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Those who have been following the news are aware that Kansas under Governor Brownback has dramatically cut taxes and is trying to cut spending at the same time.  As a result, the economy of Kansas has grown at half the national rate over the last year.  The state government is facing serious deficits because there has been an unforeseen falloff in tax receipts on the order of $53 million.  The expected increase in growth from tax reductions has not been realized.  As a result, funding for the state’s primary and secondary schools was cut, but the State Supreme Court over-ruled the cuts, saying the state’s constitution forbade such niggardliness.  The Republicans in the state’s legislature have reacted angrily and accuse the Supreme Court of “activism” and meddling in politics.  Large amounts of money have been applied to political ads in an attempt to influence the State Supreme Court’s “retention” elections.

Details for those not familiar with Kansas’ system of retaining judges: first, the Supreme Court judges are nominated by a nonpartisan committee and selected by the governor from among the nominees.  Second, after six years in office, the judges are subject to elections in which they run without opposition but are removed if they don’t command a majority of the vote.  Many states have similar elections, but the US federal government doesn’t have judicial elections.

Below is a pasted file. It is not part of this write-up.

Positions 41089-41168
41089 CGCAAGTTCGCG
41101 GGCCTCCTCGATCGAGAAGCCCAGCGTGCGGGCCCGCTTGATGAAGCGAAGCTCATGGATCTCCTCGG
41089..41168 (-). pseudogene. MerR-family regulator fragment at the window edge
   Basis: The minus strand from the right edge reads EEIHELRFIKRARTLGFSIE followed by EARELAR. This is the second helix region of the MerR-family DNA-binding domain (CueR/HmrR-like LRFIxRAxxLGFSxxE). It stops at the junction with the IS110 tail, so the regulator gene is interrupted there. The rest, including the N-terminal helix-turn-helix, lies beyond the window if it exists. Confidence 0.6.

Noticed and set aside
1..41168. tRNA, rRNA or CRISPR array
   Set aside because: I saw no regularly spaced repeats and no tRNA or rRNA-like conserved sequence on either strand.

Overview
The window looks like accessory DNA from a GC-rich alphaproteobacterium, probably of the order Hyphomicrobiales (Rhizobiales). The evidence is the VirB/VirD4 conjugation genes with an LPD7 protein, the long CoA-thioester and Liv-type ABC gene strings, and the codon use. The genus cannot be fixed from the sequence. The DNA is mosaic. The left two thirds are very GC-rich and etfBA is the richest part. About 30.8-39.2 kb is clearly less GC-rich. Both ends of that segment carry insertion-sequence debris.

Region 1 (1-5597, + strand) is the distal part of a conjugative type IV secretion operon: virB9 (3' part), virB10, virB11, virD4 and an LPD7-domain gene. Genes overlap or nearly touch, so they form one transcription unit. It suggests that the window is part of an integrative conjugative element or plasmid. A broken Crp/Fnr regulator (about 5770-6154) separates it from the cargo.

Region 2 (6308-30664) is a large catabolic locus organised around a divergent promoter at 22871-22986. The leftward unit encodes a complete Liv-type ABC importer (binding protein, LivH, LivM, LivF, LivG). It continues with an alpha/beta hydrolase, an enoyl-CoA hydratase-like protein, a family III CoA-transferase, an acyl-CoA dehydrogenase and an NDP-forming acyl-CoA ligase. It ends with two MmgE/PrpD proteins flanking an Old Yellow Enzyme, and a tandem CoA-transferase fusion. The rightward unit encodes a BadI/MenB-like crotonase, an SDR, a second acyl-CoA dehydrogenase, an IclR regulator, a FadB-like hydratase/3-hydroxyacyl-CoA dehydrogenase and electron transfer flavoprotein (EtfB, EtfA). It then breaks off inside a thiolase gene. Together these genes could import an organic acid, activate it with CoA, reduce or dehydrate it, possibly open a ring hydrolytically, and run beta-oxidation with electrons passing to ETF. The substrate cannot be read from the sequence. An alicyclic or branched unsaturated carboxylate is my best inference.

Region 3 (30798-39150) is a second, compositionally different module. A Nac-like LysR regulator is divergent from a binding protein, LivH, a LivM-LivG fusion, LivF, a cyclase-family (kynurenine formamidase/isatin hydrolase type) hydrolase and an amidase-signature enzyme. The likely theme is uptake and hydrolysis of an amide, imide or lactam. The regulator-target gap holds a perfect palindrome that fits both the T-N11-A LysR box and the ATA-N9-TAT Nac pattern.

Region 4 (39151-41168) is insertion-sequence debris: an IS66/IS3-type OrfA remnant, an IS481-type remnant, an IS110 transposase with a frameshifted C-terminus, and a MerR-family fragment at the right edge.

As a result of these retention elections, the judges are vulnerable to the same type of money-fueled advertising that infects legislative and executive elections.  Several states, Wisconsin, Arkansas, and Oklahoma among them, have had large amounts of money injected into judicial elections recently.  In Pennsylvania, Democrats were able to retain judges they felt were sympathetic by winning the money-advertising war; in most other states, the Republicans have won.  Spending on ads in judicial elections exceeds a million dollars in each of these small states.

This comment is in response to an article in the NYT about the situation in Kansas, a state particularly hard hit by Tea Party Republicans and their plans to reduce taxes and spending.

Tom B.

is a trusted commenter
April 1, 2016 6 AM PDT

Next-door neighbors Kansas and Colorado, both featured in the New York Times today, offer a stark illustration of the difference between moderate, pragmatic leadership of Democrats and the right-wing extremism of Tea Party Republicans.

Colorado is blossoming with good jobs, smart investments in education, and a beautiful, well protected environment — it’s one of the top destinations in the country for creative people.

Kansas, by contrast, is traveling the road to poverty and ignorance, unable to pay its bills, its economy falling apart, smart people fleeing the state in droves, its public schools in crisis. Its elected officials obsess on their right-wing Christian agenda instead of offering stewardship and leadership to the state in an economic crisis that was created by their own bad leadership.

Elections have consequences, people. Whatever you do, don’t let the wrong people get elected because elections have consequences. Please keep that in mind this November.

Here’s a picture of Governor Sam Brownback from the NYT.  Doesn’t he look evil?

brownback sam gov kansas

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